But her husband was raised in Berkeley with an edible garden at his elementary school, he grew up eating kale in a very hippie town, and he was appalled at what she was eating.

The next day, he took her to her first farmer’s market and introduced her to vegetables.

It was really nice, because instead of associating vegetables with “eat your veggies, you’re not going to like it,” she was cooking these wonderful meals with a new person who she was really in love with.

They’ve traveled and lived in a lot of different places, and food has really played a role in enhancing their relationship.

They really are healthier together.

They cook together and support each other’s healthy choices, but they’re also healthier together in other elements of wellness.

He encourages her to have a stable workout routine and just makes her laugh everyday.

He’s been fundamental in her entire Healthier Together journey.

In Liz’s book, all of the recipes are two servings and she also offers suggestions for ways to split the tasks and actually to cook together.

But interestingly, she’s gotten a lot of amazing feedback from people who are using the cookbook for solo cooking, because you have exactly the right amount for leftovers.

And a Healthier Together partner doesn’t have to be a spouse, or even somebody who lives with you.

There are sisters doing it together and best friends who are at college in different states who choose a recipe in the book and then they cook it together and share photos of it and talk about whether they liked it or not.

There are moms who use it with their kids, even when their kids live in different places, and also moms with little kids at home.

Creating Healthier Together:

As a food editor, Liz gets a number of cookbooks sent to her daily, but she notices that, often times, chef-written cookbooks are hard to translate into home cooking.

So Liz sees her role as somebody who takes all of the health information from the world’s best doctors, and takes all of the cooking information and flavor profiles from the world’s best chefs and synthesizes them into really easy, accessible recipes that home cooks can actually make on a Tuesday night.

And because of the ease of her recipes, Liz gets a lot of pictures of kids helping their parents make the food.

“Teaching kids about the power of food, and where their food comes from, and getting their hands dirty, and the correlation between what they eat and how they feel from a young age is such a powerful gift that we can give the next generation”.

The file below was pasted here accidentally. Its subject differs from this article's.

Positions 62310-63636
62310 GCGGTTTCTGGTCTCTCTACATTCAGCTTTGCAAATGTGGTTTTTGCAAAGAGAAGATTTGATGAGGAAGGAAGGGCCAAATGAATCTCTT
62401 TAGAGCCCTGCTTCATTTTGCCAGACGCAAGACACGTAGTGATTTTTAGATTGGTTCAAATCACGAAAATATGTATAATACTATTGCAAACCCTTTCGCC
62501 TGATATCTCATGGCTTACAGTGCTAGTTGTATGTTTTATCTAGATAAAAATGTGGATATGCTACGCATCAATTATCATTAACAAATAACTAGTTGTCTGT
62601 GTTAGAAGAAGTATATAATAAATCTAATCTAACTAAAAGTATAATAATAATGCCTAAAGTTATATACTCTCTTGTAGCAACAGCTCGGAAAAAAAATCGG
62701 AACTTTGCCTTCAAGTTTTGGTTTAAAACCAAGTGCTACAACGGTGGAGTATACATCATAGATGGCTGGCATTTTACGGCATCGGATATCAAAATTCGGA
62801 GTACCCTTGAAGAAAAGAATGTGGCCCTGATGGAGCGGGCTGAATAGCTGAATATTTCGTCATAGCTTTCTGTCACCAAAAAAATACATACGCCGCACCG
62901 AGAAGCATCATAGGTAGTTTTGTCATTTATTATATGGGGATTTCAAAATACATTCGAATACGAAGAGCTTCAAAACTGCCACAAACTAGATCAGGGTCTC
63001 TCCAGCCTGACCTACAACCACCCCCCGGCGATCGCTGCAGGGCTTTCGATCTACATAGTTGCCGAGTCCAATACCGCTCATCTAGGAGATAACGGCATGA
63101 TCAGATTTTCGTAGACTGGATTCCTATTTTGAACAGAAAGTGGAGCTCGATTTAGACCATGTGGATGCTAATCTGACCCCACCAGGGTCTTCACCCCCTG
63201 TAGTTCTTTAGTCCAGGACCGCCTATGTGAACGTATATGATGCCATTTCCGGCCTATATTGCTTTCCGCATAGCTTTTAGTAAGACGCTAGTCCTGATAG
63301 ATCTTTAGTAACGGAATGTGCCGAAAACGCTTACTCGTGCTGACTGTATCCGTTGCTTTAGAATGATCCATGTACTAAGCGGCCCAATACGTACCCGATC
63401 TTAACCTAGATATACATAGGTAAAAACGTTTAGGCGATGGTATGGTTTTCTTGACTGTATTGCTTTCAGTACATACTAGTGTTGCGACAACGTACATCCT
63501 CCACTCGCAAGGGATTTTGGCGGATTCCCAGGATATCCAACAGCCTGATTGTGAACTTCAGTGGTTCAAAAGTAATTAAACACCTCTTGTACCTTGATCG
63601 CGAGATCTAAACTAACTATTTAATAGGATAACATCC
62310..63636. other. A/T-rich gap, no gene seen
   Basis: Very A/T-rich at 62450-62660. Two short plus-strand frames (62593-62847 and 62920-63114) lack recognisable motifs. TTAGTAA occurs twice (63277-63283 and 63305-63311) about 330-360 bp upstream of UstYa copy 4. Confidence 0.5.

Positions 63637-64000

This is actually Liz’s second cookbook, her first one was what she likes to call a “freezebook” as it is all popsicle recipes.

Getting sent so many cookbooks while she was trying to write her own was daunting for Liz because she didn’t want to create a copy of anything else she was seeing, but she also didn’t want to create something so unique that it was inaccessible.

She wanted every ingredient to be easily found at any grocery store.

A lot of recipe developers have the gift of ignorance, where they don’t see a lot of the recipes out there, so they don’t feel like they have to compete with them.

But as she started brainstorming and thinking about what was missing, she thought about how she can create simple tricks to make recipes easier and healthier with that trashy food element.

Once she narrowed in on what her food perspective was and what a healthy diet meant to her, it got way easier and way more fun.

On navigating tensions between partners when it comes to food:

A lot of people who write to Robyn are saying that they’re struggling to get their partners on board with healthy eating.

And even though Liz’s husband loves healthy food, there have been wellness things that she’s tried that he is not into.

For example, she’s been trying to get him to meditate for ten years, but he‘ll try it for a week and then will decide that he doesn’t like it.

She’s had to come to terms with the fact that even though this thing has an amazing effect on her life, it’s not for him.

At the base level, recognizing the individuality of all of us and the fact the you make your choices and your partner is going to make their choices and that’s completely okay, is great.

But also, it’s about making really delicious food.

You don’t want your partner to feel like they have to deprive themselves and can’t eat the stuff that they love to get “healthy”

Teach your partner that it’s not about deprivation, it’s about adding something to your life.

Liz would recommend some of the more cravable recipes that she shares in her book which allow you to sneak in the vegetables that still feel hearty.

You can teach your partner that it’s going to add joy and pleasure to their life rather than making them feel sad that they’re not eating the food that they want to eat.

Also, there is the option to do Healthier Together with someone outside of your immediate relationship.

There are people so focused on changing someone else that they forget about themselves.

You can do Healthier Together with a best friend, a parent, or anyone in your life and cook for yourself for those meals.

But don’t lose yourself and give up your own needs over it.

Healthier together for Liz and her dad:

Liz’s dad is a psychologist and he’s been really amazing in terms of mental health for her.

She does a series on Instagram called “ask a psychologist”, where people send in their therapy questions and she has her dad answer.

He’s been lovely for her own mental health journey when she’s struggled with anxiety, there with both advice and breathing exercises.

He also encouraging her to exercise because in double-blind studies, exercise has been found to be the most effective antidepressant in the world, more effective than any pill you can take.

And with food, they’ve had a really fun Healthier Together journey because she’s helped him with his diet.